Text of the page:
From the Orange Julep to Schwartz’s Deli, iconic Montreal landmarks are being recreated using Lego and getting a lot of attention online.
Block by block, artist Addy Parsons, better known as, @brickablock on Instagram, has built numerous recognizable city buildings using only the plastic bricks.
“It’s a lot of work, for sure,” Parson said.
Born and raised in Ontario, Parsons said she fell in love with Montreal’s unique style of architecture while living in the city.
Pulling out an old box of Lego bricks and putting her sculpture artistic background to good use, Parsons started clicking the blocks together to recreate buildings near her home in the Plateau neighbourhood.
“Whether or not it’s visible, there is a community around them. Playing with and capturing that essence in the form of sculpture with a medium that people are inherently excited to explore is an interesting crossroads in an artistic perspective,” Parsons said.
Starting small, her sculptures have grown in size and complexity.
It took over six months to design and build the spherical Orange Julep from scratch.
“The Julep took a lot of time. I had a bit of an existential crisis so I had to leave it and come back to it. All in all, it took six months intermittently,” she said.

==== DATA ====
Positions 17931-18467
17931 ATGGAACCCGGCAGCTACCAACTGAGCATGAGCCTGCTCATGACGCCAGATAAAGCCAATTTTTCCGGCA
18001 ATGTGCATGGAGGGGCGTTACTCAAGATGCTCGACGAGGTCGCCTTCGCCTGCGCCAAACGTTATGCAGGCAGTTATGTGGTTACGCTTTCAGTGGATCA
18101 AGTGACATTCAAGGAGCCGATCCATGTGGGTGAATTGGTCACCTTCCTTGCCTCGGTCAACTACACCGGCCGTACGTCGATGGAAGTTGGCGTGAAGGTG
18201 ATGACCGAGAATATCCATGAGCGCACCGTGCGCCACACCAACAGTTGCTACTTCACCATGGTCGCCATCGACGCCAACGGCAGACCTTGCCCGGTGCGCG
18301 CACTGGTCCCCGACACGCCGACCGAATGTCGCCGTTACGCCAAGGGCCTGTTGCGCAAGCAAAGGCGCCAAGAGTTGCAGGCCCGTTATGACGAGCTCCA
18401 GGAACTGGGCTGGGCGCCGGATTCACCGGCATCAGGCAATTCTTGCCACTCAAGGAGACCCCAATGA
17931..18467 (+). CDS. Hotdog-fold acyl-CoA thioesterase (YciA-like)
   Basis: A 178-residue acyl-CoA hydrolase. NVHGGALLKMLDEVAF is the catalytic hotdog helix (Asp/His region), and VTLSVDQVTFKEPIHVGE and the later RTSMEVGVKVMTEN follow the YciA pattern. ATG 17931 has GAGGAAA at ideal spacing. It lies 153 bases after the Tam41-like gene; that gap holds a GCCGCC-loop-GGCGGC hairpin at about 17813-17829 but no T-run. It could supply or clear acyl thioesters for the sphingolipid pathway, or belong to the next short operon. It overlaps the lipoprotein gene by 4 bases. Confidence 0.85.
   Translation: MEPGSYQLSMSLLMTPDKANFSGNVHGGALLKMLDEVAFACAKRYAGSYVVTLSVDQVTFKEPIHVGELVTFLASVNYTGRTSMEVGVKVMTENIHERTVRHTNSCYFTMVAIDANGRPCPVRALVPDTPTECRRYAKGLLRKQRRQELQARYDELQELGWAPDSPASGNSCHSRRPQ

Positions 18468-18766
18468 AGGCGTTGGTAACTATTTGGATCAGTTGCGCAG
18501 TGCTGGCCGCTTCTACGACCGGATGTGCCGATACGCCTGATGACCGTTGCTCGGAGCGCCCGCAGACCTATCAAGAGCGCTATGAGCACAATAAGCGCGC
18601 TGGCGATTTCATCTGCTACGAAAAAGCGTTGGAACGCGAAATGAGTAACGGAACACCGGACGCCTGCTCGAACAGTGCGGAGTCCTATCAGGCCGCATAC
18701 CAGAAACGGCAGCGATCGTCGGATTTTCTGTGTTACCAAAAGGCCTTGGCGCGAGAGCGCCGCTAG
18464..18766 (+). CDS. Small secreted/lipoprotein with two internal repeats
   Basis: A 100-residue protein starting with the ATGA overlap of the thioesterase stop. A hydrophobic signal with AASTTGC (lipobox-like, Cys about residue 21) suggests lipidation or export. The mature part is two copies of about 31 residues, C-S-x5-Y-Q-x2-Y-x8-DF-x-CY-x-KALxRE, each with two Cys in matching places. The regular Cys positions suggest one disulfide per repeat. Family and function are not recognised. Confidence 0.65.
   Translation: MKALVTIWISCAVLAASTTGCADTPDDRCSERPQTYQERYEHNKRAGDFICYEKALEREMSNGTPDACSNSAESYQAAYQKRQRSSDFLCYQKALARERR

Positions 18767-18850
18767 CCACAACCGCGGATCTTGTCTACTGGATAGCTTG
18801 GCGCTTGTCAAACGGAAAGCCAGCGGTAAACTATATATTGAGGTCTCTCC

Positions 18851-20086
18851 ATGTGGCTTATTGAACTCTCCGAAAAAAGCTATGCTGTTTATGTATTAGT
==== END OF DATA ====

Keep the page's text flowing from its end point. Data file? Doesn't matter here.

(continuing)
Using the program BrickLinks, Parsons first builds the structures digitally to find the number of pieces she’ll need for her project.
Some of her work hinges on existing models modified to fit her project.
“It’s like eBay for Lego bricks. People with large sets can sell them individually, getting the pieces I need,” Parsons said.
While tasking, she credits her hours of building in video games like Minecraft.
“It’s the same as if you had a bin of Lego in front of you. It’s basically drag and drop,” she said.
The impressive sculptures have spread online, getting thousands of likes from Montrealers and Lego enthusiasts alike.
Parsons said all of the fame is encouraging and heartwarming.
“That is always something fun when I get a message and someone is like, ‘That’s around my house.’ That always makes me smile,” Parsons said.
She said people enjoy how her attention to detail captures the “true essence of the city,” adding elements like Montreal’s famous orange cones.
Working out of her bedroom, Parson’s operation is small.
She builds while still attending school.
The sculptures are glued and sold, and prices vary from $650 to upwards of $1,000.
“I never designed them to make money. I just wanted to make pretty Montreal buildings and people were very receptive,” Parsons said.
Currently, Parsons is quite busy working on a number of larger private projects, including constructing a hotel in the Old Port.
While tight-lipped, she did say bigger and better things are to come.
“There are a couple of pretty cool things in the works,” Parsons said.